Out of little rumours came the iPod, iPhone and iPad..........
No doubt it will have a user friendly interface, the best screen money can buy.....
But, there's a lot more competition in the world of the television?
The Apple ‘iTV’ rumour mill has gone into overdrive after the latest reports from China suggesting that Foxconn’s Shenzhen plant has received orders from Cupertino to build the much-hyped sets on a trial run. China’s First Financial Daily (via Sina) got the news from the obligatory un-named inside sources, although there was …
Out of little rumours came the iPod, iPhone and iPad..........
No doubt it will have a user friendly interface, the best screen money can buy.....
But, there's a lot more competition in the world of the television?
but that does not matter if <insert manufacturer name here> comes out with a device that breaks the rules as regards usability.
At the moment, the TV UI is a morass of writhing slimy eels. Some look like that they have been designed by a masochist or the main design criteria was to have as many unused controls on the handset as possible.
The nay-sayers and anti apple fanbois will be out in force until we actualy get to see what they are doing.
It might be a 'Meh!' moment or it might just shakeup the TV market for good. Whatever happens, it is going to be interesting.
Unlikely. All the best panel manufacturers already sell their own branded high-end sets.
Upvote for the "slimy eels" analogy alone :-)
The only thing that Apple can offer is an Apple-only product.
Anything else suffers from the fact that you aren't limited to one device made by one vendor. That leads to a lot of integration problems as you are basically herding cats. The fact that Apple could get around all of this by ignoring the rest of the industry really isn't terribly interesting.
You could get the same effect by buying any other Smart TV out there.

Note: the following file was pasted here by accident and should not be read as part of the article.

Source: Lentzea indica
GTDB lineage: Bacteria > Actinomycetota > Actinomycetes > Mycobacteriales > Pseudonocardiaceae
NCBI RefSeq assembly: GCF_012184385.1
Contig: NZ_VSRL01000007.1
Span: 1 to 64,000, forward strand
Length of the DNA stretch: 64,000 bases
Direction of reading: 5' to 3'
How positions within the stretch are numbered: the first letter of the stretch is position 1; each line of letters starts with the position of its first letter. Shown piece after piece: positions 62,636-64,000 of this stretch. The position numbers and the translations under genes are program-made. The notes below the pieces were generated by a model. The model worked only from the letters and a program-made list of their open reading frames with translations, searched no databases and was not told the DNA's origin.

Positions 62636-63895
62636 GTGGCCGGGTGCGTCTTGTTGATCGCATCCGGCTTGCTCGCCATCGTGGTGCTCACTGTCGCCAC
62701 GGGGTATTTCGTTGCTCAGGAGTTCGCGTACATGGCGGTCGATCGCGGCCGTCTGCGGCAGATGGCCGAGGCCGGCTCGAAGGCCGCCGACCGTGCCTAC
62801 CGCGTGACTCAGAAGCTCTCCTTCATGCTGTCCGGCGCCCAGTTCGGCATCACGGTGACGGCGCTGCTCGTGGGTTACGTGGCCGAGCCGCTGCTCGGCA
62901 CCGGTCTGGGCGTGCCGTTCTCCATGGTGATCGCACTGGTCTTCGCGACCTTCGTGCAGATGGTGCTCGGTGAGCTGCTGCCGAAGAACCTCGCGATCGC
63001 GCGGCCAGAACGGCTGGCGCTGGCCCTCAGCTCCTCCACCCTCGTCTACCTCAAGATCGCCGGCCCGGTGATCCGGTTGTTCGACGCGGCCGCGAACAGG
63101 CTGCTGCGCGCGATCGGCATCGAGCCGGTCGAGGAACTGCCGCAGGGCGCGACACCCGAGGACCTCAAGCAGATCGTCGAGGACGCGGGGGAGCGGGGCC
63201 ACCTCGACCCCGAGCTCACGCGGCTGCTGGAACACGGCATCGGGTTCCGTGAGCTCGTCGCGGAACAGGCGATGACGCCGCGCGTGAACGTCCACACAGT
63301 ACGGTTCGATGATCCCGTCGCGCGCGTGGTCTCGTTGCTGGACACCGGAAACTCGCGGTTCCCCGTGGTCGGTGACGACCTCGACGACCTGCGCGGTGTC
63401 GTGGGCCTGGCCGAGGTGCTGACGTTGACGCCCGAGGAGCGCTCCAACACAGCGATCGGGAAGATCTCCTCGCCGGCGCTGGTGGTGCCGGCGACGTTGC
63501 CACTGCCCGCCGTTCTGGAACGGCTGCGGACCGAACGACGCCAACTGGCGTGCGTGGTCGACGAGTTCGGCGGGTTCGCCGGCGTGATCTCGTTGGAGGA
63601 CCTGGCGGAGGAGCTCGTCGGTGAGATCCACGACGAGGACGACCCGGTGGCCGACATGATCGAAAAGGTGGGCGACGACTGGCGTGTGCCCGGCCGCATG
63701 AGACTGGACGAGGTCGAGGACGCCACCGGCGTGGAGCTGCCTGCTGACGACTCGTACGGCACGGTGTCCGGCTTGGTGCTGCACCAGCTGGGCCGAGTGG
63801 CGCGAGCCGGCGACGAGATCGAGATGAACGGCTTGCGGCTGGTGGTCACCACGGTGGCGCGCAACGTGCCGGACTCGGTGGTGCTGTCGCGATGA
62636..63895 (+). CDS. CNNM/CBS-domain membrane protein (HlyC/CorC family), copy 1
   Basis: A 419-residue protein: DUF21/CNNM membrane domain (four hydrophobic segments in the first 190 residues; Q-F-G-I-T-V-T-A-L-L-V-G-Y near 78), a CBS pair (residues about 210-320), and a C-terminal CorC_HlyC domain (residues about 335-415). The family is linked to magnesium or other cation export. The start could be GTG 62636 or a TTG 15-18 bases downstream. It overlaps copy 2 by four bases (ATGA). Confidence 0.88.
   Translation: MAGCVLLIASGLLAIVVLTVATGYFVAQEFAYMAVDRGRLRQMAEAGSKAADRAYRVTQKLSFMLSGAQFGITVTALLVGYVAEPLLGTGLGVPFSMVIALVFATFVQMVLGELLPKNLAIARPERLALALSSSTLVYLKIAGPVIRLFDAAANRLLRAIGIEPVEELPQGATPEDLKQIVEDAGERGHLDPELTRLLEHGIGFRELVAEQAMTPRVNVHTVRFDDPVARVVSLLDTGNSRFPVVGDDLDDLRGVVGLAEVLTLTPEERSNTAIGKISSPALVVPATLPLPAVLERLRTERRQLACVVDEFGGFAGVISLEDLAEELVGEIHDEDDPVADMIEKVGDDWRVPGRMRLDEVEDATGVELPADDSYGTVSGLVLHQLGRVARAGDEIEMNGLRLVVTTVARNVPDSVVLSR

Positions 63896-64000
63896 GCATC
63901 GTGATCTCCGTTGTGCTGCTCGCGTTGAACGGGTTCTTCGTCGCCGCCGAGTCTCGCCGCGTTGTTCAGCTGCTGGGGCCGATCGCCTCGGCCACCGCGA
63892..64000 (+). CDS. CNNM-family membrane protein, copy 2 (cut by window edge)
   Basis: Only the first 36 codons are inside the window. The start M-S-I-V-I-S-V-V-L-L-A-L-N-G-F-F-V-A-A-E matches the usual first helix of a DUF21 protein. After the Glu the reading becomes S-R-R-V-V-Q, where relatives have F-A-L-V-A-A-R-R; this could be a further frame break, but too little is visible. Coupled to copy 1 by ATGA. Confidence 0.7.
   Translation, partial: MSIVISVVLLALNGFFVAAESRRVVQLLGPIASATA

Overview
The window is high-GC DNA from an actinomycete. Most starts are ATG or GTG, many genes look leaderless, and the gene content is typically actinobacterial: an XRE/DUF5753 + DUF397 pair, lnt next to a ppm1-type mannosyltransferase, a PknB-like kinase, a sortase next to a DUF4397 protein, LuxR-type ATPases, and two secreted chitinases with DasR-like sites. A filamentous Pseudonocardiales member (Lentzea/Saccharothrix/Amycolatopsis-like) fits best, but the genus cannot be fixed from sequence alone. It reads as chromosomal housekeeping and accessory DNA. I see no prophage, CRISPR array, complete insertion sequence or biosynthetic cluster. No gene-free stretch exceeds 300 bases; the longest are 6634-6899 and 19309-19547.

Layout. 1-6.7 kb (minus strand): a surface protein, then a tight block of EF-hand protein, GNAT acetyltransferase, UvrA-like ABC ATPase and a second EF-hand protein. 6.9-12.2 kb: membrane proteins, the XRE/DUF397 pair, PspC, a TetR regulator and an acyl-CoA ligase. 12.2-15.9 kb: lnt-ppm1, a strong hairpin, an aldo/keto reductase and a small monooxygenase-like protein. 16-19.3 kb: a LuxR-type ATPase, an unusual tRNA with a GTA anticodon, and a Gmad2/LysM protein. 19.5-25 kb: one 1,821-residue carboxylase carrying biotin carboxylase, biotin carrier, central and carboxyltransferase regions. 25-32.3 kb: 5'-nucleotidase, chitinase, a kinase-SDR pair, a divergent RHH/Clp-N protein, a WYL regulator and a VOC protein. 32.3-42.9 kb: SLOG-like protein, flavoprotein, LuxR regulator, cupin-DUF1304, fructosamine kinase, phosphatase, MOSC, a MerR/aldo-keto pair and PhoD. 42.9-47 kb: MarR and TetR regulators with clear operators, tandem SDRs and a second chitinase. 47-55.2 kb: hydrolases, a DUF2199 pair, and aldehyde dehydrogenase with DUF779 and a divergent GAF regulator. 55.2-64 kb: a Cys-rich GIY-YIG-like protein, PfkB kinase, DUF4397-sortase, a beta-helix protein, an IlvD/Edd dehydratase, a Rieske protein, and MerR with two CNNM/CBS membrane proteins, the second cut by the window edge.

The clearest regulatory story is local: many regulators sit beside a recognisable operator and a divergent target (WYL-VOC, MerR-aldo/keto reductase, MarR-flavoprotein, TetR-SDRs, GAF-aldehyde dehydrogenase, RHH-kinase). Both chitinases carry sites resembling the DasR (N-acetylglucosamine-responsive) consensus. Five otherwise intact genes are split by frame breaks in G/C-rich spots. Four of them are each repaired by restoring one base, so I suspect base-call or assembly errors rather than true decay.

Ignore sound quality and you don't have to worry about a separate AV remote. Ignore 3rd party devices, and you don't have to worry about those remotes. Ignore cable and you don't have to worry about those remotes either.
Apple just brings more hype and mindless fanboys to the part than Sony or Samsung does.
All well and good but I don't expect it to be a mega hit even if it does come to fruition.
TV sets, user friendly or not, are still fine several years after you purchase them. They're not like phones or other gadgets which suffer from "got-to-have-it" - My 50" Pioneer plasma is still just fine, ticking along just the way it always has since the day I bought it. Why would I throw it out to replace it with one that has an Apple logo and a pretty UI?
Sure, some will.. but I can't imagine it being anywhere _near_ the level that will happily toss out an iPhone 4S the day the iPhone 5 comes out.
> even if it does come to fruition
Thread over. You win.
I think their market model will need to be totally different for a TV. When you think that a 27" Thunderbolt monitor is £900. Setting the price for a 50" tv would probably double that in a market where samsung are chucking out light weight plastic 55 inch sets for under a grand. I have a 50 inch Samsung Plasma that has been great for the last 7 years but I know its going to take three people to lift it off my wall when it comes down for building work this summer.
If I think apple are going to do as good a job as they have with the Thunderbolt monitors I won't be re-hanging it...
The Apple monitor has a resolution of 2560 x 1440. A TV would only need a resolution of 1920 x 1080, so that could make it cheaper.
They would just make it better
Haven't Sky, Microsoft, Sony, D-Link, Asus + the rest and Apple themselves been busy decoupling the screen from the UI using set-top boxes and game consoles?
I'm in no hurry to replace my lovely Panasonic plasma, but I'm much more flexible in replacing the box underneath it.
Then again, respect to Apple if they manage to start a yearly upgrade cycle for televisions.
TV hardware moves very slowly. Look how long HD took. Look how long the digital switchover took. No-one is going to broadcast anything more than HD for a good while. Apple are not going to get the hardware into a yearly upgrade cycle. But if they get the hardware right then I can see them getting the UI into a yearly upgrade. Its just software after all. Samsung and others have promised this for years and completely failed to deliver. Apple may succeed, and I bet a fair few fanboys will pay £100 every year for a few more rounded square icons (TM). Expect the release model to come with not a lot except promises.